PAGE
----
Oral surgeon using opioid alternative to treat pain

Lebanon

LEBANON, Pa. (WHTM) – Getting your wisdom teeth removed can be a painful experience, but it can also introduce young people to opioids and potential addiction. That’s why an oral surgeon in Lebanon County is using a different kind of medicine to treat his patients.

“We take out an awful lot of wisdom teeth,” said Dr. Alex Balaci, an oral and maxillofacial surgeon. “If we start looking at pain management, the traditional way was to give them narcotics for pain relief.”

Balaci says his office is often the first experience people have with getting narcotic prescriptions. 

“As we started seeing more and more problems with narcotics in this country, we had to find a better way to manage our patients during the recovery period,” Balaci said.

That’s why at Balaci Oral and Facial Surgery, doctors have started to use a drug called Exparel.

“Experal’s kind of like a novocaine,” Balaci said. “It’s long-lasting. It lasts anywhere from two to three days. We can inject it right into the area that we do the surgery.”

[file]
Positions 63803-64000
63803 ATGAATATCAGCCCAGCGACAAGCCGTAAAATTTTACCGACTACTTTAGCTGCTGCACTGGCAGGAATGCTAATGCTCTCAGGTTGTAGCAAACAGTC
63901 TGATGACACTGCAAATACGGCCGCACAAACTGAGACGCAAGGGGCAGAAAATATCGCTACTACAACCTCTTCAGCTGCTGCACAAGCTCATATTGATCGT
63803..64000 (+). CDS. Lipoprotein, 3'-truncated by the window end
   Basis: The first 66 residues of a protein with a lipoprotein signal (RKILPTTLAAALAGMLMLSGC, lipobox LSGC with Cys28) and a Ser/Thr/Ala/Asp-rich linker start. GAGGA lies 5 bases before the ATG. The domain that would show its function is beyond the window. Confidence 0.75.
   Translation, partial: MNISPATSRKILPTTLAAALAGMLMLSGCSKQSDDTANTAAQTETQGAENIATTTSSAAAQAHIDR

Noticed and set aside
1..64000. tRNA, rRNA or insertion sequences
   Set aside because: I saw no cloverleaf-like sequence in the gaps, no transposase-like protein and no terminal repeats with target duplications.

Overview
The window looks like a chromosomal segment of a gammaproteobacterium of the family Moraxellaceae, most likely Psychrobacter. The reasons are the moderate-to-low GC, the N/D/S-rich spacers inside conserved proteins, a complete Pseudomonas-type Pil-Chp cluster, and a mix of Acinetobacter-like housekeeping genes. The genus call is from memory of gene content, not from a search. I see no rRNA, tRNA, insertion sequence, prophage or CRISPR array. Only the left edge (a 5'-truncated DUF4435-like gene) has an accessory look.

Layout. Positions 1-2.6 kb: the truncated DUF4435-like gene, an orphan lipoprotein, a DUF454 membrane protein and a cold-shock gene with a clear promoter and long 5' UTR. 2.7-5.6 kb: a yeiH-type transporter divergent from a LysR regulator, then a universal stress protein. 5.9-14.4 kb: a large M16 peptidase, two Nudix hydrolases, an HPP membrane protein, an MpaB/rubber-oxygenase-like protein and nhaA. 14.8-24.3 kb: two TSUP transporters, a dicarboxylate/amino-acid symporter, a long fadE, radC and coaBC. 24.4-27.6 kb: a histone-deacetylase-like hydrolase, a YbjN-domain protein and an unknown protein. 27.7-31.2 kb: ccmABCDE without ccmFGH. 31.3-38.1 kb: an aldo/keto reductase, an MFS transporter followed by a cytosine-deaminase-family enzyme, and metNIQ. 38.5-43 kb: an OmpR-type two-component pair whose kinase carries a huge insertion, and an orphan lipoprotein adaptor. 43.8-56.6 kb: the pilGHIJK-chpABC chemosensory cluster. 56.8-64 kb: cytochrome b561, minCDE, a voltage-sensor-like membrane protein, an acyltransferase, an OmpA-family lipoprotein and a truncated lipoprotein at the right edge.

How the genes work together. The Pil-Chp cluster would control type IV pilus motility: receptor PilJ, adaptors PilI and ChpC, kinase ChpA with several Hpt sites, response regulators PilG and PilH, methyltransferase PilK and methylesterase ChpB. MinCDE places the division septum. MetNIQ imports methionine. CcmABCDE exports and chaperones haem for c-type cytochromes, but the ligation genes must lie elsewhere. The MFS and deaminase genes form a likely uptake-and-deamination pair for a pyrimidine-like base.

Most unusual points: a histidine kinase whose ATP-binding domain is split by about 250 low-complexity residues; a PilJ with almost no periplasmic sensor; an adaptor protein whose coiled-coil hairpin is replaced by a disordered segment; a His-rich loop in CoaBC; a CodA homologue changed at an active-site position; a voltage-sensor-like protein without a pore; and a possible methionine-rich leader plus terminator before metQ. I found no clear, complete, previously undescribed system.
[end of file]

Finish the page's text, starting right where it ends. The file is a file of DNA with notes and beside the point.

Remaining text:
That two to three days is all that Balaci says most patients need to manage their pain.

“It’s a single dose vial, meaning one vial per patient,” Balaci said.

The drug has been FDA approved since 2011, but Balaci says it’s relatively new to oral surgery. 

“If we weren’t using Exparel, we give anywhere between 10 and maybe 15 tablets of a narcotic in which potentially they never even used,” Balaci said.

They’ve been using Exparel for about a year.

“Our patients came back, especially the parents came back, and they were saying they were amazed how well their children did after the surgery, with no need for any narcotics afterward,” Balaci said.

With schools letting out soon for the summer, Balaci says that means wisdom teeth season.

“We might see 20 to 40 patients a week to have their wisdom teeth removed,” Balaci said. “By using the Exparel, hopefully, this summer, we won’t have to give out any narcotics.”

Stopping potential addiction before it has a chance to start, Balaci hopes prescribing fewer painkillers helps to curb an epidemic.

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